Democrats in Congress seem to be running for cover in the face of a GOP rebound on the war, but a recent minimum-wage amendment introduced by Ted Kennedy could be the wedge issue they need for the upcoming election. The amendment, introduced June 19, would raise the minimum wage for the first time since 1997, from $5.15 to $7.25 an hour. “A minimum wage worker who works 40 hours a week, 52 weeks a year, earns just $10,700 a year,” Kennedy said in a floor statement. “That’s $6,000 below the poverty line for a family of three.”
A recent Labor Department report shows that inflation is erasing wage increases. Weekly wages dropped 0.7 percent in real terms in May. In 50 percent of the 65 months since Bush took office, workers’ pay either has remained unchanged or declined, Bloomberg reports. “People at the high end of the income scale are doing a lot better than people in the middle or low end, but there are a lot more people in the middle and low end,” Douglas Lee, president of Economics From Washington, a Potomac, Maryland, consulting firm, told Bloomberg. “For those people, inflation is eating into their income gains.” An AP poll of 1000 or so people in early June found 60 percent disapproved of Bush’s handling of the economy, while 38 percent approved.
It’s possible that Democrats could, as they did during the 2002 midterms, try to focus on the economy and refuse to make Iraq an election issue. Even though the civil war in Iraq is intensifying, Bush’s PR performance after the killing of Zarqawi has brought the president a rebound of sorts—at least with the media. Meanwhile, Dems may rant and rave about Iraq, but they can’t agree on what to do about it. Four Democratic senators—Jack Reed, Carl Levin, Dianne Feinstein and Ken Salazar, with support from Hillary Clinton, Pat Leahy, and Minority Leader Harry Reid—have introduced a non-binding “sense of the Senate” resolution asking Bush to begin a phased redeployment out of Iraq by the end of this year. But the measure doesn’t say how fast the drawdown should go.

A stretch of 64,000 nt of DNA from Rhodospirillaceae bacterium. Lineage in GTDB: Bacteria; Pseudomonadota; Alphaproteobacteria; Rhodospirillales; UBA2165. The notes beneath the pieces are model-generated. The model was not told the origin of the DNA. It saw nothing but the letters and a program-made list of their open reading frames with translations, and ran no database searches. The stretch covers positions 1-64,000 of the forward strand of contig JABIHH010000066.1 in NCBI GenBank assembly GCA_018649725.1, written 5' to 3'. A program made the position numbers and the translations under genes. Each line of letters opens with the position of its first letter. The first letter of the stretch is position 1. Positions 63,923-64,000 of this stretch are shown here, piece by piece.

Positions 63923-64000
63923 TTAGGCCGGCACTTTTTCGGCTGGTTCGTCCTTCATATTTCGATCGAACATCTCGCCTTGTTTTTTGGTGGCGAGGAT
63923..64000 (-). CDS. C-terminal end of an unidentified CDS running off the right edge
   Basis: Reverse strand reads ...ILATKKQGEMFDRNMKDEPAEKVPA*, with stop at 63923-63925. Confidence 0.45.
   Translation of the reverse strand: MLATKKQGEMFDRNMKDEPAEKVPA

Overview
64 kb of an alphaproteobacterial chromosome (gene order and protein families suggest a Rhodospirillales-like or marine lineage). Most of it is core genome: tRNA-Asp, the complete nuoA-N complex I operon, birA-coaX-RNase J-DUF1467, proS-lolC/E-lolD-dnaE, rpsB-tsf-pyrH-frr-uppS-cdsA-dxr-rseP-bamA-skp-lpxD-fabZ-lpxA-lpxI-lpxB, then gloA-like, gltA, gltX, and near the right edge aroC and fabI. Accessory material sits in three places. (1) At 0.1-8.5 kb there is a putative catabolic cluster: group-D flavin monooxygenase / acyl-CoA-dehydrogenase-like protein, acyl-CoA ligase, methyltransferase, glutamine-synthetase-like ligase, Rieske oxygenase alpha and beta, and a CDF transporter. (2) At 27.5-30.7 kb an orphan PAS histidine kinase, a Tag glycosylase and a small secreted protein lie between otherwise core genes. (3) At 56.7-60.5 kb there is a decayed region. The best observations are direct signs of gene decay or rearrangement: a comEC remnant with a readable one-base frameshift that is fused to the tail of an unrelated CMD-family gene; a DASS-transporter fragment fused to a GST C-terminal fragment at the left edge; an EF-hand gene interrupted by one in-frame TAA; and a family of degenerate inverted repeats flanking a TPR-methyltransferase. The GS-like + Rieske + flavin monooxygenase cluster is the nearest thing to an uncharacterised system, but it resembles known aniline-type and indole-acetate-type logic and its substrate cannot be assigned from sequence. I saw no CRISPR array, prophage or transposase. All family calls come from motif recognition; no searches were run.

An alternative measure, sponsored by Russ Feingold, Barbara Boxer and John Kerry would order the President to withdraw troops by July 1, 2007. But a similar withdrawal measure flopped last week on a 93-6 vote in the Senate—and the House has passed a nonbinding resolution rejecting a date for withdrawing the troops on a 256-153 vote, with large numbers of Democrats joining the GOP votes in favor of indeterminate commitment to the war.